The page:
The four competencies of an HR manager are personal attributes, core, leadership and management, and role-specific competencies.

What are the 8 HR competencies? ›

In 2011, SHRM began years of extensive research involving thousands of HR professionals to develop the SHRM Competency Model, which identifies eight key Behavioral Competencies: Ethical Practice, Leadership & Navigation, Business Acumen, Relationship Management, Communication, Consultation, Critical Evaluation, and ...

Why are HR competencies important? ›

The HR Professional Core Competencies serve as a solid foundation for the more technical human resource areas such as recruitment and hiring of talent, job assessment, employee development and training, performance management, career planning, and succession planning.

What are the 5 P's in HR? ›

As its name suggests, The 5P's Model is based on five constitutional aspects: purpose, principles, processes, people, and performance.

What are the 11 core competencies? ›


What are the 15 competencies? ›

What are the competencies?
  • Service Orientation.
  • Social Skills.
  • Cultural Competence.
  • Teamwork.
  • Oral Communication.
  • Ethical Responsibility to Self and Others.
  • Reliability and Dependability.
  • Resilience and Adaptability.

What are the 6 HR competencies? ›

Let's count down the list of six core competencies for HR professionals.
  • Human Resources Knowledge. Today's job seekers have access to more information than ever before. ...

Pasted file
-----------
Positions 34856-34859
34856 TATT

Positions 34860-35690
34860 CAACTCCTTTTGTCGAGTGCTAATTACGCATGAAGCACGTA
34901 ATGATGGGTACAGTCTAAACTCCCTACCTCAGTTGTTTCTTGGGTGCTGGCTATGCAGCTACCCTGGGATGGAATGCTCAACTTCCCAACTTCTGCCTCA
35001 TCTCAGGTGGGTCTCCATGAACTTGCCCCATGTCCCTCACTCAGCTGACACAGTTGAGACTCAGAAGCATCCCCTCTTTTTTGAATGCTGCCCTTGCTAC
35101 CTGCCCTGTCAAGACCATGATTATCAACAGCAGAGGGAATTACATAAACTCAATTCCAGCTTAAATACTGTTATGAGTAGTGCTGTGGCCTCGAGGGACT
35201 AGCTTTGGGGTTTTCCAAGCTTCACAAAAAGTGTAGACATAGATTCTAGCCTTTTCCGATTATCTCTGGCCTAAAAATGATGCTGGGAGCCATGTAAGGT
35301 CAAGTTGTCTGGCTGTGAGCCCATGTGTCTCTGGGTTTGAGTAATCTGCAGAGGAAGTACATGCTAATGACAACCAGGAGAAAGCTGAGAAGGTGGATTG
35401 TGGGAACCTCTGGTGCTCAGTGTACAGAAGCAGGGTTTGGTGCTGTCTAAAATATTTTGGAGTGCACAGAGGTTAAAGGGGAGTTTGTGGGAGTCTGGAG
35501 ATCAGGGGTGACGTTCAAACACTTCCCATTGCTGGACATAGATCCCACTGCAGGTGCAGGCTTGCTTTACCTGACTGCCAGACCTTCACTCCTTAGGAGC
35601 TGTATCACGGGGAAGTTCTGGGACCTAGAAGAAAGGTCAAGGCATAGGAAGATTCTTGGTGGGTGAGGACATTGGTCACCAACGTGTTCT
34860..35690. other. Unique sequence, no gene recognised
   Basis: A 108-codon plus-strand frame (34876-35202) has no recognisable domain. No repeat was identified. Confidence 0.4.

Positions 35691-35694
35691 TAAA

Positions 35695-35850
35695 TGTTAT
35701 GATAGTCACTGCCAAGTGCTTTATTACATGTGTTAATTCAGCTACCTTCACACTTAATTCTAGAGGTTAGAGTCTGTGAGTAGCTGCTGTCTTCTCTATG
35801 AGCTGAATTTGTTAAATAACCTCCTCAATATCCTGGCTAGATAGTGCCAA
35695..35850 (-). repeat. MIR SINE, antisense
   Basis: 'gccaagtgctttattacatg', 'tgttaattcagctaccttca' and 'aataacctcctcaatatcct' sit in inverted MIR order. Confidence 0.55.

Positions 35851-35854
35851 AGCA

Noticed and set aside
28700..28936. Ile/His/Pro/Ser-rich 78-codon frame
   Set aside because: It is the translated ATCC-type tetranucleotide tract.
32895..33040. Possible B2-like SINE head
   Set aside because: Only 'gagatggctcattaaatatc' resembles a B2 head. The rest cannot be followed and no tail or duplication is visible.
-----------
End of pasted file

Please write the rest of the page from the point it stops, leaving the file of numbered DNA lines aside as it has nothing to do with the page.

• A Commitment to Ongoing HR Learning. ...
  • Communication Skills. ...
  • Critical Thinking Skills. ...
  • An Ethical Approach to Human Resources. ...
  • Organizational Skills.
Jun 17, 2021

What are the 4 basic competencies? ›

Here is an in-depth look at the four stages of competence and examples of what each might look like in the workplace.
  • Unconscious incompetence.
  • Conscious incompetence.
  • Conscious competence.
  • Unconscious competence.
Dec 12, 2019

What are the 3 C's of HR? ›

Three Cs to Improve Employee Retention: Compensation, Career Path, and Culture.

What are the 3 P's of HR? ›

Addressing the 3 P's of Performance Management: Purpose, People & Process.

How do you list HR skills on a resume? ›

Examples of human resources skills
  1. Communication skills. Communication is a critical soft skill for HR professionals. ...
  2. Decision-making skills. HR involves a lot of decision-making. ...
  3. Training and developmental skills. ...
  4. Empathic skills. ...
  5. Finance skills. ...
  6. Organizational skills. ...
  7. Business management skills. ...
  8. Leadership skills.
Jan 3, 2020

What are the six core competencies required of HR professionals? ›

Let's count down the list of six core competencies for HR professionals.
  • Human Resources Knowledge. Today's job seekers have access to more information than ever before. ...
  • A Commitment to Ongoing HR Learning. ...
  • Communication Skills. ...
  • Critical Thinking Skills. ...
  • An Ethical Approach to Human Resources. ...
  • Organizational Skills.
Jun 17, 2021

What are core competencies as a HR generalist? ›

Required Skills/Abilities:

Excellent interpersonal, negotiation, and conflict resolution skills. Excellent organizational skills and attention to detail. Excellent time management skills with a proven ability to meet deadlines. Strong analytical and problem-solving skills.